The Norwegian Maritime Authority invited NorShipping visitors and exhibitors to a mini-seminar og cutting edge technology and innovation. New advances in alternative fuels and autonomous ships are challenging the rules and regulations the shipping industry operates under, and the NMA wishes to actively partner with the industry on finding solutions and making these into international standards.


The NMA has established a small group of experts in these fields. Senior surveyors Kolbjørn Berge, Jarle Jacobsen, Veronica Charlotte Haugan and Svein David Medhaug gave short introductions and their takes on what the future will hold. The NMAs role is to participate in developing legislation encompassing safety for vessels, crew, cargo and passengers.

- We know from experience that new, international regulations take a long time to develop. So before that happens, I think we will see some national, intermediary regulations and maybe also bilateral agreements for selected geographical areas. But Norway, along with several other nations, has started the process of developing legislation for autonomous ships in the IMO, says autonomy expert Svein David Medhaug.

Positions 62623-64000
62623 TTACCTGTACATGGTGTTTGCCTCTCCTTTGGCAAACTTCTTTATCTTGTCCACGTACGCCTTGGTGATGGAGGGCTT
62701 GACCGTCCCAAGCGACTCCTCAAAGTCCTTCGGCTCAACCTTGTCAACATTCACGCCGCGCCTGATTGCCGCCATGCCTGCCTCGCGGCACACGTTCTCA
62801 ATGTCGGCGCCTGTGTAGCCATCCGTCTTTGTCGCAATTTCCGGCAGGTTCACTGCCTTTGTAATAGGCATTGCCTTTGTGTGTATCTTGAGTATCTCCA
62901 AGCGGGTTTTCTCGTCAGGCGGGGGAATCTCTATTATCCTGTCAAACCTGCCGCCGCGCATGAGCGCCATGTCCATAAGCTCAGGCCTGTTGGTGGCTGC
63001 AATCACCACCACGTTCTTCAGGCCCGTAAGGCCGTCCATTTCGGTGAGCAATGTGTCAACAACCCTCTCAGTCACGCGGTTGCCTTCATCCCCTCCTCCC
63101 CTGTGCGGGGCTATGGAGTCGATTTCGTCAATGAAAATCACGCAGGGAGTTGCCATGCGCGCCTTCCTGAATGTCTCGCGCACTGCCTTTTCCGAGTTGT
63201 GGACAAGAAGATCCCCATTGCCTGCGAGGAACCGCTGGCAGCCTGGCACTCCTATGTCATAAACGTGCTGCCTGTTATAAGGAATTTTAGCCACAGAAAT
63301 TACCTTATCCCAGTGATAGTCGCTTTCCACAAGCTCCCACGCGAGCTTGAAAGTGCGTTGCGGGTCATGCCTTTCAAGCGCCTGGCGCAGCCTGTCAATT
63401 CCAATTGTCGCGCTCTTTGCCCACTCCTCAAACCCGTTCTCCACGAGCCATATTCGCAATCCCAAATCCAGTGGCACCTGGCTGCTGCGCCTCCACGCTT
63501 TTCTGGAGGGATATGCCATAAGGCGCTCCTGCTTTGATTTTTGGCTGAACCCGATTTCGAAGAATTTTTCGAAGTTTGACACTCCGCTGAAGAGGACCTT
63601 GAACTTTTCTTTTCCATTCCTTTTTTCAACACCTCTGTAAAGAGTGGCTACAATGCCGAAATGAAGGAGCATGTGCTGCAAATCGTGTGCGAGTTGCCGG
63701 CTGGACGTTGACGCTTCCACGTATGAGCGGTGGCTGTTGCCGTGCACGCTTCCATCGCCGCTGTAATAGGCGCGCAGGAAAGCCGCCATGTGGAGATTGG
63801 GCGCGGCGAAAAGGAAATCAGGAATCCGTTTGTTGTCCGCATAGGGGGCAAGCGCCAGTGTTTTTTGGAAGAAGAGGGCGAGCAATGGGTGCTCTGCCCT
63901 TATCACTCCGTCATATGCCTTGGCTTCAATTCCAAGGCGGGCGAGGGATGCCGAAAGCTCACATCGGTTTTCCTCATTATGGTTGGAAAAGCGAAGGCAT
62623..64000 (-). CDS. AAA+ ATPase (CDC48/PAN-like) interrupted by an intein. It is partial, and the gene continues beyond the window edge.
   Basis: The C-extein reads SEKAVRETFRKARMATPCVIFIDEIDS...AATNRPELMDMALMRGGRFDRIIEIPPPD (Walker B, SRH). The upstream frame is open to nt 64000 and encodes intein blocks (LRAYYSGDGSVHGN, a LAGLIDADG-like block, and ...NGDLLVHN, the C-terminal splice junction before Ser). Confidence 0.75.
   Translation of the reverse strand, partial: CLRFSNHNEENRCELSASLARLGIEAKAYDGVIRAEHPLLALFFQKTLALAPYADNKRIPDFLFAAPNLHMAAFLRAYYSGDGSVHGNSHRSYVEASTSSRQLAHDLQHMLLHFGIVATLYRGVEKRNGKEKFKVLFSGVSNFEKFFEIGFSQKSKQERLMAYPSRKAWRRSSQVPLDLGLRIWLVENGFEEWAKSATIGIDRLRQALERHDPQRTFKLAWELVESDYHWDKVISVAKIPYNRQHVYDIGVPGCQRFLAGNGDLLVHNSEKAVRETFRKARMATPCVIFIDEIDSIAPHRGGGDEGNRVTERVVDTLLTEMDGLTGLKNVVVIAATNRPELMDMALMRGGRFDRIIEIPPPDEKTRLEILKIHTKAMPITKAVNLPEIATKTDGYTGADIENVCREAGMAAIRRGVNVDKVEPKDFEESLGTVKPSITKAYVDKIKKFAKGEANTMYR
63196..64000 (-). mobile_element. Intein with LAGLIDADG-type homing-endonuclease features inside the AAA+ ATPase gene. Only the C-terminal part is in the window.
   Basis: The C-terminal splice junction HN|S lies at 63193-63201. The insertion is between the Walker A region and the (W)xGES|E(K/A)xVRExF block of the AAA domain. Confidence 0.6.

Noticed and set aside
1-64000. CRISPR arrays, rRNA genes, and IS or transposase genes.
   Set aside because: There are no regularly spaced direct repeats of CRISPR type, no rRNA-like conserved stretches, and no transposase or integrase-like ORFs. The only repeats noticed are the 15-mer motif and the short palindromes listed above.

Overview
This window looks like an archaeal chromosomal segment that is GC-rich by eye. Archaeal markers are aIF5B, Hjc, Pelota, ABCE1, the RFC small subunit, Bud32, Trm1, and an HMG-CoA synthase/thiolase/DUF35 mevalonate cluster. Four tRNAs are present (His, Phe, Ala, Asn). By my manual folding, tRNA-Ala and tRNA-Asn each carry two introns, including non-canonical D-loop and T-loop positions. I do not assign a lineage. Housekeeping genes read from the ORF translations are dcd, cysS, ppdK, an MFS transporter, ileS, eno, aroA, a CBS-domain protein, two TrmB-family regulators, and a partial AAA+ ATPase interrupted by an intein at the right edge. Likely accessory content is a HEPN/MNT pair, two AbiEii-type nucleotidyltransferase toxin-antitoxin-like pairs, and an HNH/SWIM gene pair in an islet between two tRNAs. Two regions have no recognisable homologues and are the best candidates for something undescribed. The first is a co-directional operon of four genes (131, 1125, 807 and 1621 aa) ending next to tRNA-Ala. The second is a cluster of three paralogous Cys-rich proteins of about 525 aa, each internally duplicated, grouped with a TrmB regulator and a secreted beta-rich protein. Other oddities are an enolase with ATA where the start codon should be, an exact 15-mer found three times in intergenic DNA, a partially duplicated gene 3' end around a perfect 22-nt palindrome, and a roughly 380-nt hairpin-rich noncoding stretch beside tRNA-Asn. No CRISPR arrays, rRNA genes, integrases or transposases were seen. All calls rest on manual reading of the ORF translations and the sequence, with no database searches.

First in battery vessels

- Norway has a history of firsts in development of alternative fuels. We certified the first LNG-powered ferry 17 years ago, we have just last year certified the worlds first methanol-fuelled ships. Before 2020 Norway will have a fleet of 50 battery-powered vessels. For hydrogen we have several developmental projects in the works, says battery expert Jarle Jacobsen.

He is reluctant to conclude on the fuel of the future, seeing as both technological, environmental and financial factors will contribute to the choices made.

- Of course we do not have a blueprint for the future, but we are sure that the NMA wishes to be part of the team that builds the road ahead. This implies that we see ourselves as a partner of the industry, involved from the early stages of any development project. Then we will be able to contribute to solutions that satisfy both the needs of the industry and the vessel safety we all want, says hydrogen expert Kolbjørn Berge.